In the classic Batman TV show, every villain seemed to end up building a giant, crazy death trap, but that really was the Riddler’s bread and butter before it was viewed as a general Batman trope. Is this the story where you get to play with those big, crazy riddle trap visuals?
Well, it’s still just a one-shot so I don’t have that much room. [Laughs] I don’t think he’ll be building anything too crazy. My thinking with this story is to show why the Riddler is one of the greats. It shows how smart he is and why no one can match wits with him except Batman. It’d be really fun if I had more room to have him set one of those massive traps that shows all his wonderful, twisted creativity. But for now, I’m just trying to cut to the heart of why he’s so charismatic, fun and dangerous — literally one of the great rogues.
I think one of the questions for the Villains Month books is going to be how each writer approaches the story in terms of point of view. Is this a Batman comic where the Riddler plays a major role, or is it really a comic written from the Riddler’s perspective?
I want you to wait and see because I think a lot of these issues are going to have different takes on that idea. They’ve given us a lot of latitude for each one. For me, the focus is heavy on the Riddler, and it does track from his point of view more than anyone else in the story. It shows how he can go very quickly from someone you think of as a quirky, super smart but also socially strange guy to someone who’s an incredibly deadly, terrifying force. One of the things I love about the Riddler is that he is the smartest guy in the room and he knows it, but he’s also a total dick about it. There’s something off in him where he can’t keep it to himself. That’s part of his Achilles heel. He wants to make it seem like he’s challenging his victims to make them smarter. “I’m going to test you and sharpen your wits.” He’s Batman’s greatest sword sharpener in a way, and in the Joker event, that was his title. But on top of being that strategist, at the end of the day he does it just to prove that he’s the smartest.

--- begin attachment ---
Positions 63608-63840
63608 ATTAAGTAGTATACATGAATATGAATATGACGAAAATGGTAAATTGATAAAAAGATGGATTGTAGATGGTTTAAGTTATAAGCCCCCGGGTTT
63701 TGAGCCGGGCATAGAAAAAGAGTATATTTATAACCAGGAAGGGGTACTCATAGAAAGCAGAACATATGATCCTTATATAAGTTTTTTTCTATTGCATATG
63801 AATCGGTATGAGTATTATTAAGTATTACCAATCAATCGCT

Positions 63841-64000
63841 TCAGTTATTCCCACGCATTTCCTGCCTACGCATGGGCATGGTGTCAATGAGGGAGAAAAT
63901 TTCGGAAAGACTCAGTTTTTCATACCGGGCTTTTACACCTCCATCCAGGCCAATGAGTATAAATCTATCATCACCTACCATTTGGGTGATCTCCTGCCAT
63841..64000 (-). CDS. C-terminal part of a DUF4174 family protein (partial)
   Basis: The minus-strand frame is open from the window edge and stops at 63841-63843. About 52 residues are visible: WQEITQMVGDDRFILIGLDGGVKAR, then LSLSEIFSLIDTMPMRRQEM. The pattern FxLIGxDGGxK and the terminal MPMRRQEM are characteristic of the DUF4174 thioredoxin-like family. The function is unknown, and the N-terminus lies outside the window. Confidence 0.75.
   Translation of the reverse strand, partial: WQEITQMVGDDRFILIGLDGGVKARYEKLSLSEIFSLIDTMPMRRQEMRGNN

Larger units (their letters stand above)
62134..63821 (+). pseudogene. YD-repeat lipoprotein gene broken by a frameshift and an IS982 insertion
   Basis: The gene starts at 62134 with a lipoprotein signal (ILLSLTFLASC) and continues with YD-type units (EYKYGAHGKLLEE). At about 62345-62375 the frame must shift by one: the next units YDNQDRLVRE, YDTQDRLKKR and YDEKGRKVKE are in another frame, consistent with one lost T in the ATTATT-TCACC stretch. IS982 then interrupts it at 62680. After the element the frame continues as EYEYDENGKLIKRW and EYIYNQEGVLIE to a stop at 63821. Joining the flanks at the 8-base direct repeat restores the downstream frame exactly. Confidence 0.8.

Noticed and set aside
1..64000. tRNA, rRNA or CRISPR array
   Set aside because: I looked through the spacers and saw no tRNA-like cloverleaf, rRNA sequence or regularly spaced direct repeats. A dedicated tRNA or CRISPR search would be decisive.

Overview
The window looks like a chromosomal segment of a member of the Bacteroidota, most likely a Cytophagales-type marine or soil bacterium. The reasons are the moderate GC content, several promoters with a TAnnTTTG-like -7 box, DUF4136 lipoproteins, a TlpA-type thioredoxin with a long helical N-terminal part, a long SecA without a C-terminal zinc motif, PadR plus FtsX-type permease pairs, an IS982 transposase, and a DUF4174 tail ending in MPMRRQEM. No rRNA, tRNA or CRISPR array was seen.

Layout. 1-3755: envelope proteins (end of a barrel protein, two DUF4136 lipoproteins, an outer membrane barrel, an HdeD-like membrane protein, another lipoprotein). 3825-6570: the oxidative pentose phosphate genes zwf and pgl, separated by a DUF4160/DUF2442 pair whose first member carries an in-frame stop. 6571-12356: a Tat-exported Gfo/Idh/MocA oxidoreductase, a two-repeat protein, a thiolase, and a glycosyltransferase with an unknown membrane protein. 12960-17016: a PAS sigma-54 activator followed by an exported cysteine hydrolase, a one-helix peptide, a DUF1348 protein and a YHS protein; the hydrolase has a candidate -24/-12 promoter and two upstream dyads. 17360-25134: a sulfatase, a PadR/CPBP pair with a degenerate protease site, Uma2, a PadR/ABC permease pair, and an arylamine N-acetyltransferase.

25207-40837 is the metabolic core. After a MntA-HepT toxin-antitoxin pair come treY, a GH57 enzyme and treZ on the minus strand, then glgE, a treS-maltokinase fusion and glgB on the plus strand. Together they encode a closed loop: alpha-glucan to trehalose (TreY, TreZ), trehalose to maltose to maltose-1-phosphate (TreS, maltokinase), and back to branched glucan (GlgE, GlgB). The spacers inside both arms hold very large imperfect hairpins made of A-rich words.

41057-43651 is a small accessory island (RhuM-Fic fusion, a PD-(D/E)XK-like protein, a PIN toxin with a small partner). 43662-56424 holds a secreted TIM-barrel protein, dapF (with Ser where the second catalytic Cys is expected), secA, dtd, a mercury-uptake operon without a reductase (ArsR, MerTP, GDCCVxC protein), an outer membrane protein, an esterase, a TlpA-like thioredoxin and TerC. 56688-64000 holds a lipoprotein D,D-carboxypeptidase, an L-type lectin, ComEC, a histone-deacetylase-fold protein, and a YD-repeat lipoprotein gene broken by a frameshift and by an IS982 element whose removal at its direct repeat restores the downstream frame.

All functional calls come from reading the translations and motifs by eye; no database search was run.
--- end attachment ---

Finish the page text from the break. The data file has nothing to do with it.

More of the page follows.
I was working on the story, and at one point someone asks him why he wears green all the time, and he goes into the idea of how green attracts the eye of a greater percentage of females across the animal kingdom. It’s just biology. He says, “They may be talking to you, but they’re looking at me no matter what they say.” He just always sees himself as the smartest guy even as he’s completely socially incorrect and off base in terms of impressing people.
Yeah. He peacocks in a way that even when it doesn’t work, there’s something about it that is working because it’s so clinical. It’s kind of scary in how it’s so scientific and odd.